Clean Air Council

Pittsburgh Air Pollution

There are a lot of reasons to love Pittsburgh in the center of Allegheny County, but their air pollution is not one of them. Pittsburgh is one of the most up and coming cities in the country but it is also consistently ranked in the top counties for air pollution by the American Lung Association in their State of the Air reports.

In the 2016 State of the Air report, the region landed as the 8th worst in the country for year-round measures on fine particle pollution (or soot), and the 14th worst for short-term particle pollution (the number of days with unhealthy particle levels when air quality is especially dangerous). Pittsburgh also ranked 26th worst in the nation for smog from ground level ozone. Asthma rates for the Pittsburgh region, especially children, exceed the national average and air pollution plays a big role in that.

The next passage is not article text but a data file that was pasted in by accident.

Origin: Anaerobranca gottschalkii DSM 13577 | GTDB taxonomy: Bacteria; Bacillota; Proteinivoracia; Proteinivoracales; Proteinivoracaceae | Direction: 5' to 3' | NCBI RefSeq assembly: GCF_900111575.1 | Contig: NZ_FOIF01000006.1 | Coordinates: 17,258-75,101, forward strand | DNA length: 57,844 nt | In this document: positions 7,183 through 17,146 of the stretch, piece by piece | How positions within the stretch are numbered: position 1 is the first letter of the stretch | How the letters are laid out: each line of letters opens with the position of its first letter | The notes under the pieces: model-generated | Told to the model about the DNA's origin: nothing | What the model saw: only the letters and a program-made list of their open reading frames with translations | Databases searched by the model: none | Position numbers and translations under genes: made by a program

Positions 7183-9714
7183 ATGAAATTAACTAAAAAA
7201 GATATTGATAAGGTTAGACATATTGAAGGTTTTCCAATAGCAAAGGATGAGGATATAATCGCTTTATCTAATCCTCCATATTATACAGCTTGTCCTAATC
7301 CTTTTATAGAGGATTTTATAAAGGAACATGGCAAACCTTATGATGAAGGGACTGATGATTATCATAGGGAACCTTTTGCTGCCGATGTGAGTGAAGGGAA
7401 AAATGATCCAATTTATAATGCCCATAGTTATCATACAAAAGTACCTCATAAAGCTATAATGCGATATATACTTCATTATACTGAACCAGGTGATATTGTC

Pittsburgh has made improvements from the industrial days of the past, but there is still a long way to go before the air is truly clean and safe for all Pittsburghers.

There’s no one single cause to Pittsburgh’s poor air quality. Rather, the region’s legacy as an industrial center has resulted in numerous major sources of air pollution. Here are some big polluters in Allegheny County that Clean Air Council and other local groups are particularly concerned with:

The Mon Valley Works

The Mon Valley Works consists of three facilities: Clairton Coke Works, Edgar Thomson Steel Works, and the Irvin Plant. Together these three facilities produce steel along with much of the pollution that dirties Allegheny County’s air. Clairton is the biggest polluter in the region, and the surrounding community has suffered the consequences.